problem with this added constraint results in the
solution y1  3.3333 , y2  0 , S1  12 , S 2  0.3333,
E3  1.3333 and S4  0 with z = 10. (Since the
objective value has not changed, we presently
encounter dual degeneracy).
The next cutting plane is then y2 + S4 ≥ 1, (or,
alternatively, 3y1 + y2 + S5 = 9). Adding the cut results
in an optimal solution y1  2.6667 , y2  1, S1  7 ,
S2  0.6667 , E 3  0.6667, S 4  S5  0 , with z  10.
The next cut is S4 + S5 ≥ 1, or, rewritten in terms of the
original variables and the new slack variable S6, it is
written as 6y1 + 3y2 + S6 = 18. The optimal solution is
then y1  y2  2 , S1  2 , S 2  1, E3  S 4  0 , S5  1,
S6  0 , with z  10 . This solution is an integer
optimum. The cuts are shown in the figure below.
4.3.2 Branch-and-Bound Methods
These methods are very flexible &amp; are applicable to
AILP &amp; MILPs.
Idea: Starting with the LP relaxation, subdivide the
problem into subproblems, whose union includes all
integer solutions that are not worse than the best
known integer solution.
For instance, if presently y3 = 5.2, we subdivide the
problem (the “parent”) by adding the constraint y3 ≤ 5
&amp; y3 ≥ 6, respectively (thus creating “children”).
Example:
Max z = 5y1 + 9y2
s.t.
5y1 + 11y2  94
Constraint I
10y1 + 6y2  87
Constraint II
y1 , y2 ≥ 0 and integer.
Solution Tree
Note: Each node of the solution tree represents one
linear program.
The constraints at a node are all original constraints
plus all additional constraints between the root of the
tree &amp; the node in question.
As we move down the tree, the problems get to be
more constrained &amp; thus their objective values cannot
improve.
At any stage, the problem to be worked on is the
“best” active node (whose z-value is the present upper
bound (for max problems, lower bound for min
problems)), the best known integer solution is the
present lower bound (for max problems, upper bound
for min problems).
Different modes: fully automatic (specify integrality
conditions &amp; let the optimizer do its thing), fully
manual (manually construct the solution tree &amp; solve
the LPs graphically), or semi-automatic (manually
construct the solution tree, whose LP solutions are
obtained by some LP solver).
Same example:
If the IP problem has no feasible solution:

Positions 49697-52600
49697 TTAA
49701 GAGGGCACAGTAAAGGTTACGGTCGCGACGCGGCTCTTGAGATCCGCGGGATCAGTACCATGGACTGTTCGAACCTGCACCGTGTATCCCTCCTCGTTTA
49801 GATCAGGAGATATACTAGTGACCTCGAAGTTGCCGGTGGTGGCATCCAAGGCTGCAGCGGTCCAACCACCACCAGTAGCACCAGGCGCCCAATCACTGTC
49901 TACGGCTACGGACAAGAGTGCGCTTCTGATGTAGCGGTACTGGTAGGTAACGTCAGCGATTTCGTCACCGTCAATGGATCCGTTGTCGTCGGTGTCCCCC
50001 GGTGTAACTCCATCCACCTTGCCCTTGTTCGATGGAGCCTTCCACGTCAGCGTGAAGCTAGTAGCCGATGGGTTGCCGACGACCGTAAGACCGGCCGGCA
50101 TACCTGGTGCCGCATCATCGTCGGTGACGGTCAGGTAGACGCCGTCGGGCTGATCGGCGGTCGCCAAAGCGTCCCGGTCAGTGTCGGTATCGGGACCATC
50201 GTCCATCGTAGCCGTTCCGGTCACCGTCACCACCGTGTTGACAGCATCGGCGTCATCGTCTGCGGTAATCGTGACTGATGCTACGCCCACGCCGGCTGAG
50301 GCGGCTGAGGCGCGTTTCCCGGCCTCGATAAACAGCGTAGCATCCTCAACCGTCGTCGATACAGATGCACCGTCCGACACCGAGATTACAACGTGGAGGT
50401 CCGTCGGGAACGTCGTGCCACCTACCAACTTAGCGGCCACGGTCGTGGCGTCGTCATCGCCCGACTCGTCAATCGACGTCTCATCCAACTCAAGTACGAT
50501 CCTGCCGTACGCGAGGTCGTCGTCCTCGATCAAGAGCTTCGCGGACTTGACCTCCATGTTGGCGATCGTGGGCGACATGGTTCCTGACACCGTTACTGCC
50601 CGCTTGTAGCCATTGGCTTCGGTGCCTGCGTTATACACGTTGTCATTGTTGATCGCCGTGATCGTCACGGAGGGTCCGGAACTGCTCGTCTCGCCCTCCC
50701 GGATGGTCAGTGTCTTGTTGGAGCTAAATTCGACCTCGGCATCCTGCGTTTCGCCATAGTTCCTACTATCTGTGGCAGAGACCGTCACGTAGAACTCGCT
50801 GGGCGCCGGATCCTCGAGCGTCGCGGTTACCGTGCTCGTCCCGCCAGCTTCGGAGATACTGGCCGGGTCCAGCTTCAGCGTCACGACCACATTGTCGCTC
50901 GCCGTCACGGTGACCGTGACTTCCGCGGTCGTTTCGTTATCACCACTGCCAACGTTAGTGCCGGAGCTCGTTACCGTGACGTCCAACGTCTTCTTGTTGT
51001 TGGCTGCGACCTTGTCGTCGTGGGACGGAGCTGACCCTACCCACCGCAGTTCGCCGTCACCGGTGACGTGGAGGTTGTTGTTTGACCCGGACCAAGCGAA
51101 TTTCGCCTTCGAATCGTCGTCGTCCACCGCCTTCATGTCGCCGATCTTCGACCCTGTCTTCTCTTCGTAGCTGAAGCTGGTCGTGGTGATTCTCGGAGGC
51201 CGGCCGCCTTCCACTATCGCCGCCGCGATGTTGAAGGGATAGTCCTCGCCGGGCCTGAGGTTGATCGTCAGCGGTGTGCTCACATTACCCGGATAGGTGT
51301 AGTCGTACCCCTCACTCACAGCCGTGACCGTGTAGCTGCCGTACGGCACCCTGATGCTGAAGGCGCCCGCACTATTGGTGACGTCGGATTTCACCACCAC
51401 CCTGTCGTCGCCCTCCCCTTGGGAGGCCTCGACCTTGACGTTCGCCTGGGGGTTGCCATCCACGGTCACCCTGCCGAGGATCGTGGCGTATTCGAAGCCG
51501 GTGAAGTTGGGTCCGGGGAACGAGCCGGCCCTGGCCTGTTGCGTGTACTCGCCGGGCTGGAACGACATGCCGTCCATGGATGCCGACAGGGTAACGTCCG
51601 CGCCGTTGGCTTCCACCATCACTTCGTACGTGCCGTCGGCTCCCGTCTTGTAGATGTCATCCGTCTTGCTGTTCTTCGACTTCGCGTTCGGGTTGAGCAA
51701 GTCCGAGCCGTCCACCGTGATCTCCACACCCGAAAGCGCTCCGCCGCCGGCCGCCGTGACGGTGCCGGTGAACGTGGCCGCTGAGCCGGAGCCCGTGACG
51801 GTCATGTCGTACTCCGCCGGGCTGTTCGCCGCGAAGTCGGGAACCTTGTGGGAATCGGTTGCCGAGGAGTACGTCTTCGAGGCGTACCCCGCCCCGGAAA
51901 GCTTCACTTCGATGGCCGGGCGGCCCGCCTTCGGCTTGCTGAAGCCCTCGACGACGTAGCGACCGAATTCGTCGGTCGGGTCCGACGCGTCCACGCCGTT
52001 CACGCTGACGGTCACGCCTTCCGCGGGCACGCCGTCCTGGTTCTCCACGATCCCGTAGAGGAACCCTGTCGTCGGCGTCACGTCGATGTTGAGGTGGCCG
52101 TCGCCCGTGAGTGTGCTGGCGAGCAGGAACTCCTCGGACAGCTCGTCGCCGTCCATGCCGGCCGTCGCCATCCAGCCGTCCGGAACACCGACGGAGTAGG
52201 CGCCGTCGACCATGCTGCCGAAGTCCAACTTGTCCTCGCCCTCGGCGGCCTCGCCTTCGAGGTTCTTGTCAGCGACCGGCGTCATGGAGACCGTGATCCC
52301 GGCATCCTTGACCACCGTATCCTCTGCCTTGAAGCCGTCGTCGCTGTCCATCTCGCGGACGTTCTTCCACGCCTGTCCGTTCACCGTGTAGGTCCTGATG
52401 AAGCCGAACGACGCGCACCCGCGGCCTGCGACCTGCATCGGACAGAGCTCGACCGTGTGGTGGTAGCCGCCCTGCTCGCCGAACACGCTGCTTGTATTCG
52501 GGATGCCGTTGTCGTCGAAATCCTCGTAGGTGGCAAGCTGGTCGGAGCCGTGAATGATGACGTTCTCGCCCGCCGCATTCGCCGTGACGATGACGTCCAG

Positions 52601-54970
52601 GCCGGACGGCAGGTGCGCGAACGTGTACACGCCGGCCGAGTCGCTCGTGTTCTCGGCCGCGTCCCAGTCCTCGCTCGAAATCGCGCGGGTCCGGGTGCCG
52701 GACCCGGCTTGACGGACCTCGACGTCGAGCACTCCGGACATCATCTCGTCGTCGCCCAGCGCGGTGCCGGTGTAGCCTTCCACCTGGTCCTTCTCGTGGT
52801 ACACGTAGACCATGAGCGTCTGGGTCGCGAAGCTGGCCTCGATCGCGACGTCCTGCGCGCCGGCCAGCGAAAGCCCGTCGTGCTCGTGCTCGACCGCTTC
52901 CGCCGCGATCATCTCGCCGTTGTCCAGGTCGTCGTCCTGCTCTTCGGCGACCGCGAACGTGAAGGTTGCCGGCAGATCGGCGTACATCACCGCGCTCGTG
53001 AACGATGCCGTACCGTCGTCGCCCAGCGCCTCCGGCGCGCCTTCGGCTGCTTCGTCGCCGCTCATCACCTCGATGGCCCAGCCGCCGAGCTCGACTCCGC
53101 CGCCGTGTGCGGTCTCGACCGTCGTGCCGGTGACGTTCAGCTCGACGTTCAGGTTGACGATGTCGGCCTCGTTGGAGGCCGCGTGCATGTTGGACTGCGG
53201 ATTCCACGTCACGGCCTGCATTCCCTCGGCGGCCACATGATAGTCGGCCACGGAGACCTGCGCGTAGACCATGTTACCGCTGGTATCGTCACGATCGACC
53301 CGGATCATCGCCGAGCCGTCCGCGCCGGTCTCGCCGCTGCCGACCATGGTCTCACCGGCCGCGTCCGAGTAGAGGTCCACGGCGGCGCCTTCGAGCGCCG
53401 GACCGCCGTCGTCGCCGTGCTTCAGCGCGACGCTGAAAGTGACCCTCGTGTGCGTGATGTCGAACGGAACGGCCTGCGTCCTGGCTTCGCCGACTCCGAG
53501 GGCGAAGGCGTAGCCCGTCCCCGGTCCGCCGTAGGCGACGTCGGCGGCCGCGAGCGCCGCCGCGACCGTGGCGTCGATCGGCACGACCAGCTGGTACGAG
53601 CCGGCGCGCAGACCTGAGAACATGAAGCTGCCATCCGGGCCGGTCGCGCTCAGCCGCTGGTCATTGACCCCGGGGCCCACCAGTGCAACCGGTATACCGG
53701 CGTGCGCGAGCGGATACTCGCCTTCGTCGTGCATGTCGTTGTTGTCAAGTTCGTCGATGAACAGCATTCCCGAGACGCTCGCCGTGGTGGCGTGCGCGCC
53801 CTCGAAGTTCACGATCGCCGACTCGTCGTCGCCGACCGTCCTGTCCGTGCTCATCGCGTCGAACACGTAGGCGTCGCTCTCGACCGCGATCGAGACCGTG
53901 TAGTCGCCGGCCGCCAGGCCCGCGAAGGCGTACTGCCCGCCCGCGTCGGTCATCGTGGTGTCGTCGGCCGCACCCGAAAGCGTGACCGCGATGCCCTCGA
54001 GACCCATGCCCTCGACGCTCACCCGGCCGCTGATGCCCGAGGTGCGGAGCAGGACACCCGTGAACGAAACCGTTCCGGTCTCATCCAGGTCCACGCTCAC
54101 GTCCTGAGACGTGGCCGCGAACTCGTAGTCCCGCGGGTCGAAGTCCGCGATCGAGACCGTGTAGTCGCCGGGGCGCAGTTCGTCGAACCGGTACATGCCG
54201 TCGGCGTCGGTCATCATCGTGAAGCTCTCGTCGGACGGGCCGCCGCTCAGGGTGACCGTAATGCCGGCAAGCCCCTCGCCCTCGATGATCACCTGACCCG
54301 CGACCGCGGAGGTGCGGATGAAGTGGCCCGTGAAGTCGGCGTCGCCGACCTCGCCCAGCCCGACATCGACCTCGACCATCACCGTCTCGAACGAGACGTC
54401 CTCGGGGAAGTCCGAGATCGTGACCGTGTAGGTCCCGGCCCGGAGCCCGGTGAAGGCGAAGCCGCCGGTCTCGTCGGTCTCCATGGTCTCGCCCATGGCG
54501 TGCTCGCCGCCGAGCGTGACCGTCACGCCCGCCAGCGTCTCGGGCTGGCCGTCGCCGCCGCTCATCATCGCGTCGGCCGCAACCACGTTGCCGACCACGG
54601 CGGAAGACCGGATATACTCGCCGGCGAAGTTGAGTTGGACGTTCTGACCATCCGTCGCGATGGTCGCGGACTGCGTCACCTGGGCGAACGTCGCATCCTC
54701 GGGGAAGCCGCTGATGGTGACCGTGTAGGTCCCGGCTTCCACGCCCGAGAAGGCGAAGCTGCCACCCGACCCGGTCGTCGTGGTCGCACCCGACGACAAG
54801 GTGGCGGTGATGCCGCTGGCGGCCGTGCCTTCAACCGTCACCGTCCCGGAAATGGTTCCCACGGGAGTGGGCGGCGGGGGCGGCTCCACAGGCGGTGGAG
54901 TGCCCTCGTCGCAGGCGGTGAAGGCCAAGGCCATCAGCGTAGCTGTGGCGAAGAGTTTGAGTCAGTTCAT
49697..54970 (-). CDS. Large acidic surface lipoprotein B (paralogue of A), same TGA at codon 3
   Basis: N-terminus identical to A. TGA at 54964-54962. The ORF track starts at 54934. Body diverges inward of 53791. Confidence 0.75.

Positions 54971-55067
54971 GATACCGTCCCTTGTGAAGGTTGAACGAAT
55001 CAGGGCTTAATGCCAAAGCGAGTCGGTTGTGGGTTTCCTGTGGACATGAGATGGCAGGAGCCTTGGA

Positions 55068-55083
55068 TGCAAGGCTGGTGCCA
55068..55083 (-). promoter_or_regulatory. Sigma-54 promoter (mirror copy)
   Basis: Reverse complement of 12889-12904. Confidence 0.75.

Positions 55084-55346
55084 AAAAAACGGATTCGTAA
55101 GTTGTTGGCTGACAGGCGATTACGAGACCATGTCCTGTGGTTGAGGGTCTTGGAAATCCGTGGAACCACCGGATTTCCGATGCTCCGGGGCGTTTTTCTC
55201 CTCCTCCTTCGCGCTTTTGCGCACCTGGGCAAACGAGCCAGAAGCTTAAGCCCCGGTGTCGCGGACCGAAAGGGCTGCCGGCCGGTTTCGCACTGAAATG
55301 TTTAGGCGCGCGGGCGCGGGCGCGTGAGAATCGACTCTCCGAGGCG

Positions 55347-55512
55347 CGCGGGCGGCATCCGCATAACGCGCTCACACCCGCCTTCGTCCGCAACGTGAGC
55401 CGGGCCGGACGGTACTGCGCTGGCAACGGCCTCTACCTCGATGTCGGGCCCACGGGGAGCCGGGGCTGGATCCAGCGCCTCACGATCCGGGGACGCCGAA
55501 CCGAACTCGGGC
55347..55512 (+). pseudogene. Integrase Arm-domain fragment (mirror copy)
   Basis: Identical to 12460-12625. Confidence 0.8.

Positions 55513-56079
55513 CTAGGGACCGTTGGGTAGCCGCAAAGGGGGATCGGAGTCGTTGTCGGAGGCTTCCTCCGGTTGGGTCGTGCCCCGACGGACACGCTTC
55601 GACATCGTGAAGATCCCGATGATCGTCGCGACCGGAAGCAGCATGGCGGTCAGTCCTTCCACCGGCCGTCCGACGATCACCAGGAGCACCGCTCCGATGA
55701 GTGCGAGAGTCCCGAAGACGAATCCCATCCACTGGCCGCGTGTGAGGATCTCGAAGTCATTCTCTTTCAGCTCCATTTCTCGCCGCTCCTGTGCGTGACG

P: Max z = y1 + 4y2
s.t. 28y1 + 7y2 ≤ 49
30y1  6y2 ≥ 36
y1, y2 ≥ 0 and integer.
4.3.3 Heuristic Methods
Knapsack problem:
P: Max z = 12y1 + 20y2 + 31y3 + 17y4 + 24y5 + 29y6
s.t.
2y1 + 4y2 + 6y3 + 3y4 + 5y5 + 5y6  19
y1,
y2,
y3,
y4,
y5, … y6 = 0 or 1.
Greedy Method
“Value per weight” of the individual items
Variable y1
Value
12/2
per
=6
weight
Rank
1
y2
y3
y4
y5
y6
20/4 31/6 = 17/3 = 24/5 = 29/5 =
= 5 5.1667 5.6667 4.8
5.8
5
4
3
6
2
Idea: Increase the values of variables one by one,
starting with the highest rank, as long as resources are
available.
Solution: y = [y1, y2, y3, y4, y5, y6] = [1, 0, 1, 1, 0, 1] with
resource consumption 16 &amp; z-value 89.
Swap method:
First swap move:
Leaving Entering New
ΔR
Δz
variable variable solution
y1
y2
0, 1, 1, 2 + 4 12 + 20
1, 0, 1 = +2 = + 8
New solution y = [0, 1, 1, 1, 0, 1] with resource
consumption 18 &amp; z-value 97.
Further swap moves (terminate whenever no local
improvements are possible):
Leaving Entering New
ΔR
Δz
variable variable solution
y2
y1
1, 0, 1, 4 + 2 20 + 12
1, 0, 1 = 2
= 8
y2
y5
0, 0, 1,  4 + 20 + 24
1, 1, 1 5 = 1
= +4
New solution y = [0, 0, 1, 1, 1, 1] with resource
consumption 19 &amp; z-value 101.
Leaving Entering New
ΔR
Δz
variable variable solution
y3
y1
1, 0, 0,  6+2 = 4 31+12 =
1, 1, 1
19
y3
y2
0, 1, 0, 6+4 = 2
31+20 =
1, 1, 1
11
y4
y1
1, 0, 1,  3 + 2 =  17 + 12 =
0, 1, 1
1
5
y4
y2
0, 1, 1, 3+4 = +1:
0, 1, 1 infeasible
y5
y1
1, 0, 1, 5+2 = 3
24+12 =
1, 0, 1
12
y5
y2
0, 1, 1, 5+4 = 1 24+20 = 4
1, 0, 1
y6
y1
y6
y2
1, 0, 1,
1, 1, 0
0, 1, 1,
1, 1, 0
5+2 = 3
29+12 =
17
5+4 = 1 29+20 = 9
No further improvements are possible, stop!
Note: Greedy alone may result in very poor solutions.
Example:
P: Max z = 10y1 + 8y2 + 7y3
s.t.
54y1 + 48y2 + 47y3  100
y1,
y2,
y3 = 0 or 1.
Greedy solution: y = [1, 0, 0] with resource
consumption 54 &amp; z-value 10.
Optimal solution: y = [0, 1, 1] with resource
consumption 95 &amp; z-value 15.
Another heuristic uses Lagrangean relaxation (see
Section 4.2). Given an IP problem PIP with some
objective function z. Set up the Lagrangean relaxation
PLagr of PIP by dualizing its i-th constraint using a
Lagrangean multiplier uˆi , obtaining the objective
function z Lagr  z  uˆi (ai1 y1  ai 2 y2  ...  ain yn  bi ) .
Denote an optimal solution to PIP by ( y1 , y2 ,..., yn ; z )
and an optimal solution to PLagr by ( yˆ1 , yˆ 2 ,..., yˆ n ; zˆLagr ) .
Whether or not the optimal solution to PLagr is feasible
for PIP, denote by ẑ the objective function value for PIP
with the point ( yˆ1 , yˆ 2 ,..., yˆ n ) inserted. Since
( yˆ1 , yˆ 2 ,..., yˆ n ) is optimal for PLagr , we have
zˆLagr  zˆ  uˆi (ai1 yˆ1  ai 2 yˆ 2  ...  ain yˆ n  bi ) ≥
z  uˆi (ai1 y1  ai 2 y2  ...  ain yn  bi ) , which, in turn, is
greater than or equal to z (since uˆi  0 and
ai1 y1  ai 2 y2  ...  ain yn  bi  0 due to the assumption of
feasibility of PIP). We have now established the
relationship zˆLagr  z from Section 4.1.